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From: Tony Lu <tonylu@linux.alibaba.com>
To: Karsten Graul <kgraul@linux.ibm.com>
Cc: "D. Wythe" <alibuda@linux.alibaba.com>,
	dust.li@linux.alibaba.com, kuba@kernel.org, davem@davemloft.net,
	netdev@vger.kernel.org, linux-s390@vger.kernel.org,
	linux-rdma@vger.kernel.org
Subject: Re: [PATCH net-next v2] net/smc: Reduce overflow of smc clcsock listen queue
Date: Thu, 6 Jan 2022 15:05:28 +0800	[thread overview]
Message-ID: <YdaUuOq+SkhYTWU8@TonyMac-Alibaba> (raw)
In-Reply-To: <d35569df-e0e0-5ea7-9aeb-7ffaeef04b14@linux.ibm.com>

On Wed, Jan 05, 2022 at 08:13:23PM +0100, Karsten Graul wrote:
> On 05/01/2022 16:06, D. Wythe wrote:
> > LGTM. Fallback makes the restrictions on SMC dangling
> > connections more meaningful to me, compared to dropping them.
> > 
> > Overall, i see there are two scenario.
> > 
> > 1. Drop the overflow connections limited by userspace application
> > accept.
> > 
> > 2. Fallback the overflow connections limited by the heavy process of
> > current SMC handshake. ( We can also control its behavior through
> > sysctl.)
> > 
> 
> I vote for (2) which makes the behavior from user space applications point of view more like TCP.

Fallback when smc reaches itself limit is a good idea. I'm curious
whether the fallback reason is suitable, it more like a non-negative
issue. Currently, smc fallback for negative issues, such as resource not
available or internal error. This issue doesn't like a non-negative
reason.

And I have no idea about to mix the normal and fallback connections at
same time, meanwhile there is no error happened or hard limit reaches,
is a easy to maintain for users? Maybe let users misunderstanding, a
parameter from userspace control this limit, and the behaviour (drop or
fallback).
 
> One comment to sysctl: our current approach is to add new switches to the existing 
> netlink interface which can be used with the smc-tools package (or own implementations of course). 
> Is this prereq problematic in your environment? 
> We tried to avoid more sysctls and the netlink interface keeps use more flexible.

I agree with you about using netlink is more flexible. There are
something different in our environment to use netlink to control the
behaves of smc.

Compared with netlink, sysctl is:
- easy to use on clusters. Applications who want to use smc, don't need
  to deploy additional tools or developing another netlink logic,
  especially for thousands of machines or containers. With smc forward,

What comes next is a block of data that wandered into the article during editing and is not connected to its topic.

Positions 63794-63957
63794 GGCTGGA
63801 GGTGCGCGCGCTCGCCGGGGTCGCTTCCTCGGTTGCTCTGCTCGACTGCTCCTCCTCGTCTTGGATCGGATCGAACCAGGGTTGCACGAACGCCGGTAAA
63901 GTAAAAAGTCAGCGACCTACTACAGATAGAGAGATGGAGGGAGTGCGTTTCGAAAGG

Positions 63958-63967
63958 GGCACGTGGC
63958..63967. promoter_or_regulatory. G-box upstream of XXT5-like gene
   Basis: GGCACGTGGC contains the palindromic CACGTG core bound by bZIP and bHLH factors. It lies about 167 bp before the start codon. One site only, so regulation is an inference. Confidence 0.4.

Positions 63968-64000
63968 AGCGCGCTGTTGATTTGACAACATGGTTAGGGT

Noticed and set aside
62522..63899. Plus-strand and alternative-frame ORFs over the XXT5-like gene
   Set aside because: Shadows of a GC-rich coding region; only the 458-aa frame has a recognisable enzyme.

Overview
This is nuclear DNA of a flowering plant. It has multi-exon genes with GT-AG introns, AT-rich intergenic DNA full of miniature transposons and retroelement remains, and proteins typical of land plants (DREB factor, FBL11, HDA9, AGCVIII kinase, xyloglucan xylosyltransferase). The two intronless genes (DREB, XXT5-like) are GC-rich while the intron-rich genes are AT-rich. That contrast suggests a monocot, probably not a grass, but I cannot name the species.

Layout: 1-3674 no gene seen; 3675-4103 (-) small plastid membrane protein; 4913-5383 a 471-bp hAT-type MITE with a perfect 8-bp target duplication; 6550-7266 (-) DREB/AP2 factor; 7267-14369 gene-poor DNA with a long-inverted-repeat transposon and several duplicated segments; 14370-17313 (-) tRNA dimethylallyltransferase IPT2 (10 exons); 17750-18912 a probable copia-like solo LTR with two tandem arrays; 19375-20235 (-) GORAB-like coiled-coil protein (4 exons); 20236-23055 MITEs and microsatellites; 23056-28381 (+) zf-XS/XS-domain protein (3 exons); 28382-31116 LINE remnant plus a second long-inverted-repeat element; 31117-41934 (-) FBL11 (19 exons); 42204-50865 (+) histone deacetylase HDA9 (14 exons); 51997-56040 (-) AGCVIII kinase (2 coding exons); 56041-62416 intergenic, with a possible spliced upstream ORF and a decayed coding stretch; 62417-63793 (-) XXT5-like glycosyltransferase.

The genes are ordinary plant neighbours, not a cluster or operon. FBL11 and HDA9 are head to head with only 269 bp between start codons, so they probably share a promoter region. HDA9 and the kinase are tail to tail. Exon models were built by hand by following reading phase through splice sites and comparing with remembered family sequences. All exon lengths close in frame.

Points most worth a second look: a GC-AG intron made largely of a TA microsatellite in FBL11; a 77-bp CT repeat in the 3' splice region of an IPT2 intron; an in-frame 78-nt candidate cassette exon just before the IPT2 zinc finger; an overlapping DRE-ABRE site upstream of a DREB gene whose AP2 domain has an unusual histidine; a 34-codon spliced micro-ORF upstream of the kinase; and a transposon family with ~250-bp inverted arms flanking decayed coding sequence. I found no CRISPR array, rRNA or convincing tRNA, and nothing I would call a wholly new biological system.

we should make sure the package or logic is compatible with current
  kernel, but sysctl's API compatible is easy to discover.

- config template and default maintain. We are using /etc/sysctl.conf to
  make sure the systeml configures update to date, such as pre-tuned smc
  config parameters. So that we can change this default values on boot,
  and generate lots of machines base on this machine template. Userspace
  netlink tools doesn't suit for it, for example ip related config, we
  need additional NetworkManager or netctl to do this.

- TCP-like sysctl entries. TCP provides lots of sysctl to configure
  itself, somethings it is hard to use and understand. However, it is
  accepted by most of users and system. Maybe we could use sysctl for
  the item that frequently and easy to change, netlink for the complex
  item.

We are gold to contribute to smc-tools. Use netlink and sysctl both
time, I think, is a more suitable choice.

Thanks,
Tony Lu

  reply	other threads:[~2022-01-06  7:05 UTC|newest]

Thread overview: 18+ messages / expand[flat|nested]  mbox.gz  Atom feed  top
2022-01-04 13:12 [PATCH net-next v2] net/smc: Reduce overflow of smc clcsock listen queue D. Wythe
2022-01-04 13:45 ` Karsten Graul
2022-01-04 16:17   ` D. Wythe
2022-01-05  4:40   ` D. Wythe
2022-01-05  8:28     ` Tony Lu
2022-01-05  8:57     ` dust.li
2022-01-05 13:17       ` Karsten Graul
2022-01-05 15:06         ` D. Wythe
2022-01-05 19:13           ` Karsten Graul
2022-01-06  7:05             ` Tony Lu [this message]
2022-01-13  8:07               ` Karsten Graul
2022-01-13 18:50                 ` Jakub Kicinski
2022-01-20 13:39                 ` Tony Lu
2022-01-20 16:00                   ` Stefan Raspl
2022-01-21  2:47                     ` Tony Lu
2022-02-16 11:46                 ` dust.li
2022-01-06  3:51           ` D. Wythe
2022-01-06  9:54             ` Karsten Graul

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